WILL POWER (No. 12 Verizon Team Penske Chevrolet): “It’s just a real shame for everyone on the Verizon Chevy team. The car was good and we were doing our best out there, but it was really hard to see anything in front of me. The conditions were just so bad. As soon as I got to the frontstraight, the car just came around, and I tried to keep it off the wall, but it was hydroplaning and there was nothing I could do. I feel bad for the team and for the fans in this weather. Just too bad. Hopefully our luck can turn around when we get to Indianapolis.”

TONY KANAAN (No. 14 ABC Supply AJ Foyt Racing Chevrolet): “Very difficult day for us. In the race we were 13th at the time and we had some electrical issues, so that caused us to pit and we lost a lap. Not the ideal situation, but we don’t give up. There’s still a race tomorrow and we’re going to go for the most points. Anything can happen.”

GRAHAM RAHAL (No. 15 Mi-Jack Honda): “It was a tough beginning, but when we kind of got going it was OK and kind of fun to challenge for a while, but visibility was a major issue today, no doubt. I’m glad that the series postponed it. I would have like to get it in today, but that’s life. We will go racing tomorrow.”

ALEXANDER ROSSI (No. 27 Kerauno / MilitaryToMotorsports.com Honda, Verizon IndyCar Series points leader): “I think definitely the right decision was made to red flag the race. It’s a very difficult position for everyone to be in. It’s never the result that you want, but safety is obviously a priority. I think everyone did a good job considering the conditions of looking out for each other. Not being able to see is not doing anybody any good. It is hard for everyone, but glad that we’re all in one piece and try again later.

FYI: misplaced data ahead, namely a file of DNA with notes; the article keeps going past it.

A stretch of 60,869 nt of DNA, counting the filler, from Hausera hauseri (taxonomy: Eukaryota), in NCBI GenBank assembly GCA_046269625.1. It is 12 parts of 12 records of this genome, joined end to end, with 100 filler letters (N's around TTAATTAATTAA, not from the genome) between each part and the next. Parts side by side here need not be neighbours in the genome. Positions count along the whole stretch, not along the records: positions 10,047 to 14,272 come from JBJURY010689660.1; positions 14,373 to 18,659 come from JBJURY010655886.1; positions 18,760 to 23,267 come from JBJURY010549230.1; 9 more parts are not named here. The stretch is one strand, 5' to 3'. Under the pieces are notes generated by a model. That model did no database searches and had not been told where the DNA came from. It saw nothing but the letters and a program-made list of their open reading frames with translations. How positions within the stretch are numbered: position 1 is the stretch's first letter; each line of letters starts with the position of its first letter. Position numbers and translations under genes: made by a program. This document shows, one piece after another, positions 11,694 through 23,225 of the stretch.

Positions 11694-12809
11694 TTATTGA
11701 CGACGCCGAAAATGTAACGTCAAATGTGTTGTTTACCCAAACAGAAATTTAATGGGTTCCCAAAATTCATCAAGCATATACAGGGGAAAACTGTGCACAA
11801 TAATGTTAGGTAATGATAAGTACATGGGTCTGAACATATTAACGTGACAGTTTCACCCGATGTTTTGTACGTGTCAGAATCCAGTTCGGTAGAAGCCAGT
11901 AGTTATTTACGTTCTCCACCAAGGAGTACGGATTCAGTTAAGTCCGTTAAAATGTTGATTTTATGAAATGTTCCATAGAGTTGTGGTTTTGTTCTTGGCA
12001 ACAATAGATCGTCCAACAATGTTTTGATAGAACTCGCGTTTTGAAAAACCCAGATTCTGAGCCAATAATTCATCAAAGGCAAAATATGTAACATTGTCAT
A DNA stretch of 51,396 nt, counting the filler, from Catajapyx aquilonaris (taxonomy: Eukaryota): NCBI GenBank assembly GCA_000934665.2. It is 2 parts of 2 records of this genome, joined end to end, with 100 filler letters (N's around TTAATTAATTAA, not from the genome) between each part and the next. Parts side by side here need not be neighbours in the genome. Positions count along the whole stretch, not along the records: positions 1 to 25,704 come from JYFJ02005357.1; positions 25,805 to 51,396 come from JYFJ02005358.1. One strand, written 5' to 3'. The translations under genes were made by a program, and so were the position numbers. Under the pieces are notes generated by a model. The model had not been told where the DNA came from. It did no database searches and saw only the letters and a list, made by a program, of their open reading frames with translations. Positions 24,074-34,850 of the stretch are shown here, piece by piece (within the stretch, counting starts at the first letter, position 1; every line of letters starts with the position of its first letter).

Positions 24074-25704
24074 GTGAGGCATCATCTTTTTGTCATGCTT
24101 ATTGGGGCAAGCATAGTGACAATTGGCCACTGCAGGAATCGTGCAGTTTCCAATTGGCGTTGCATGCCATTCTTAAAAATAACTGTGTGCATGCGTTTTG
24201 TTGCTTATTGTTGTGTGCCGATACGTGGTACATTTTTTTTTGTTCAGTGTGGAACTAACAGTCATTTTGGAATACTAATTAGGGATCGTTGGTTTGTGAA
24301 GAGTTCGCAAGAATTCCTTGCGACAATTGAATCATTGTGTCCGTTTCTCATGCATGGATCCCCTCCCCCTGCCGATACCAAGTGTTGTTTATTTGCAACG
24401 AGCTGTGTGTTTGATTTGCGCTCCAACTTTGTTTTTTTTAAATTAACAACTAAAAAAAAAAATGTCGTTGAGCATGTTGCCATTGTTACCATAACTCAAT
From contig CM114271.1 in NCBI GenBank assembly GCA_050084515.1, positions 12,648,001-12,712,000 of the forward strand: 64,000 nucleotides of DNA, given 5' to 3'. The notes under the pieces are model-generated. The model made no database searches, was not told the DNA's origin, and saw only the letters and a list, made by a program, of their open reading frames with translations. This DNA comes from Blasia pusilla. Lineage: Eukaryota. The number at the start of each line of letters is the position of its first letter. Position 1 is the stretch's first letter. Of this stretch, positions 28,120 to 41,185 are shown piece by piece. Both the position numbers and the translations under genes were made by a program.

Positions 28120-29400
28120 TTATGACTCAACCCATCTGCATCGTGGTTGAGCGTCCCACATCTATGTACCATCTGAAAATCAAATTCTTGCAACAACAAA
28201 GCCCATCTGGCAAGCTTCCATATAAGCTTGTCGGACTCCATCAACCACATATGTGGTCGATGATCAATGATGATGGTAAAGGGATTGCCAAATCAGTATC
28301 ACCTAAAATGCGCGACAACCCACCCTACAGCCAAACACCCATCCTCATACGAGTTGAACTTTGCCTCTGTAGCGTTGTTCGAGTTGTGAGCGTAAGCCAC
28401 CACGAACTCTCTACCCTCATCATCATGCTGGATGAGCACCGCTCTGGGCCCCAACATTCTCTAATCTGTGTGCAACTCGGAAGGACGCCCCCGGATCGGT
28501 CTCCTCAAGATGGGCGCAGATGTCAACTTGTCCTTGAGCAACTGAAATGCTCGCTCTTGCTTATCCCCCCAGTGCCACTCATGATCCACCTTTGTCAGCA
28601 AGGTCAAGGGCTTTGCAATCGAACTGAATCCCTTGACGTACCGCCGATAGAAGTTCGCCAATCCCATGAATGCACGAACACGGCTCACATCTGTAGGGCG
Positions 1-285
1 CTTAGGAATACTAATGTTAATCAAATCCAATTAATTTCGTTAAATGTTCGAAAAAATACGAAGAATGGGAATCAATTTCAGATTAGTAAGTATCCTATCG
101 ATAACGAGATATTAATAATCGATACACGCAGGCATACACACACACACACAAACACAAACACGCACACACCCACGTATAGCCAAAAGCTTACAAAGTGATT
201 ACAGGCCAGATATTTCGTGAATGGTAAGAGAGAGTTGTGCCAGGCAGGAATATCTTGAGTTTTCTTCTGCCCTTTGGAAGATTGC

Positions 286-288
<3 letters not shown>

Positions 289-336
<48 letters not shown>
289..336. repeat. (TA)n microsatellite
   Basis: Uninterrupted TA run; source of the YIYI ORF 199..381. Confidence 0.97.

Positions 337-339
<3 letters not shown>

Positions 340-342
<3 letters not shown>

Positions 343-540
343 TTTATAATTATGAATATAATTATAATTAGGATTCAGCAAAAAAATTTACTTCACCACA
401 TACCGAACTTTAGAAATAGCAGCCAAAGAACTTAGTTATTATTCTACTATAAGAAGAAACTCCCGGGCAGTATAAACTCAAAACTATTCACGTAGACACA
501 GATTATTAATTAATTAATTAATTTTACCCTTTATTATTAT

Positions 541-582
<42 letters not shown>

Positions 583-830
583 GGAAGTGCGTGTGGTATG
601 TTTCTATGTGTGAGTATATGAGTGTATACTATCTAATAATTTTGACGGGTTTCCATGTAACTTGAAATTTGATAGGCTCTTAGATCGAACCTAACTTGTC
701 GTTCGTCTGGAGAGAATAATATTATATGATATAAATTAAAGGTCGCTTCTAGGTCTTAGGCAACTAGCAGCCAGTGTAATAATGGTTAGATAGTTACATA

TAKUMA SATO (No. 30 Mi-Jack / Panasonic Honda): “As you could see on TV, if you couldn’t see the car, it was probably three times worse in the cockpit on the main straight or any straight. You had to completely trust the guys that they were accelerating. Never the less, I made good progress on the short stint and I made up a few positions.  The car was working well, but also was aquaplaning a lot, too, so I have to respect INDYCAR’s decision for everyone’s safety. Now we really need to concentrate on having a good car for tomorrow. I’m sorry for the fans that sat in rain all day, but thank them for their support.”

RENE BINDER (No. 32 Binderholz tiptop timber Chevrolet): “It was a short day. In the beginning the conditions were not that good, but afterwards the conditions started to improve. The race was stopped, then restarted, and I think the conditions were not too bad at that point. Unfortunately, it was red flagged again and then cancelled for the day. It would have been nice to get halfway, but we will come back and try again tomorrow.”